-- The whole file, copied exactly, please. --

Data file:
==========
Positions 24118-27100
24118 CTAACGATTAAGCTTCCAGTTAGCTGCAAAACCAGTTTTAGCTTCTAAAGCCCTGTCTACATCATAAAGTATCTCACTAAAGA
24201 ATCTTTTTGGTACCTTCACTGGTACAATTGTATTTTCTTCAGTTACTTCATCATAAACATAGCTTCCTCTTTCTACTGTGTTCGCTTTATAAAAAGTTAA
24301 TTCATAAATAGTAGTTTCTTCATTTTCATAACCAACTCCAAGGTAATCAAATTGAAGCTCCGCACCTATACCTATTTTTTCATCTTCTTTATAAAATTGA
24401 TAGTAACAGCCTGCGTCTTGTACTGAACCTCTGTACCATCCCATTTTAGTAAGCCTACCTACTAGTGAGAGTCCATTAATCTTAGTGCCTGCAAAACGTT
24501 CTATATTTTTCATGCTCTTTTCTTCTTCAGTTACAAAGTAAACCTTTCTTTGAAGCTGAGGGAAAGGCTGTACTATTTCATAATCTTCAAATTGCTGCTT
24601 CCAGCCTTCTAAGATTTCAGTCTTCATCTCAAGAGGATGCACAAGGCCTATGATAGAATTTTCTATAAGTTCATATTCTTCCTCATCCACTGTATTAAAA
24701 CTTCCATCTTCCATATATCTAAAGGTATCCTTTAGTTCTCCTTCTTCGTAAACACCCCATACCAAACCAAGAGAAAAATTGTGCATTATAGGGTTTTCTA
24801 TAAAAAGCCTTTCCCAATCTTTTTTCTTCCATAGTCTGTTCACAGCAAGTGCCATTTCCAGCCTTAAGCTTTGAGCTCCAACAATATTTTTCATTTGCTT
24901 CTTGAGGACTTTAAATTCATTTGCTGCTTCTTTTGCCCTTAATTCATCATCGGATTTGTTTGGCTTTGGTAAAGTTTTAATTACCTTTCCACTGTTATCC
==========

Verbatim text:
Positions 24118-27100
24118 CTAACGATTAAGCTTCCAGTTAGCTGCAAAACCAGTTTTAGCTTCTAAAGCCCTGTCTACATCATAAAGTATCTCACTAAAGA
24201 ATCTTTTTGGTACCTTCACTGGTACAATTGTATTTTCTTCAGTTACTTCATCATAAACATAGCTTCCTCTTTCTACTGTGTTCGCTTTATAAAAAGTTAA
24301 TTCATAAATAGTAGTTTCTTCATTTTCATAACCAACTCCAAGGTAATCAAATTGAAGCTCCGCACCTATACCTATTTTTTCATCTTCTTTATAAAATTGA
24401 TAGTAACAGCCTGCGTCTTGTACTGAACCTCTGTACCATCCCATTTTAGTAAGCCTACCTACTAGTGAGAGTCCATTAATCTTAGTGCCTGCAAAACGTT
24501 CTATATTTTTCATGCTCTTTTCTTCTTCAGTTACAAAGTAAACCTTTCTTTGAAGCTGAGGGAAAGGCTGTACTATTTCATAATCTTCAAATTGCTGCTT
24601 CCAGCCTTCTAAGATTTCAGTCTTCATCTCAAGAGGATGCACAAGGCCTATGATAGAATTTTCTATAAGTTCATATTCTTCCTCATCCACTGTATTAAAA
24701 CTTCCATCTTCCATATATCTAAAGGTATCCTTTAGTTCTCCTTCTTCGTAAACACCCCATACCAAACCAAGAGAAAAATTGTGCATTATAGGGTTTTCTA
24801 TAAAAAGCCTTTCCCAATCTTTTTTCTTCCATAGTCTGTTCACAGCAAGTGCCATTTCCAGCCTTAAGCTTTGAGCTCCAACAATATTTTTCATTTGCTT
24901 CTTGAGGACTTTAAATTCATTTGCTGCTTCTTTTGCCCTTAATTCATCATCGGATTTGTTTGGCTTTGGTAAAGTTTTAATTACCTTTCCACTGTTATCC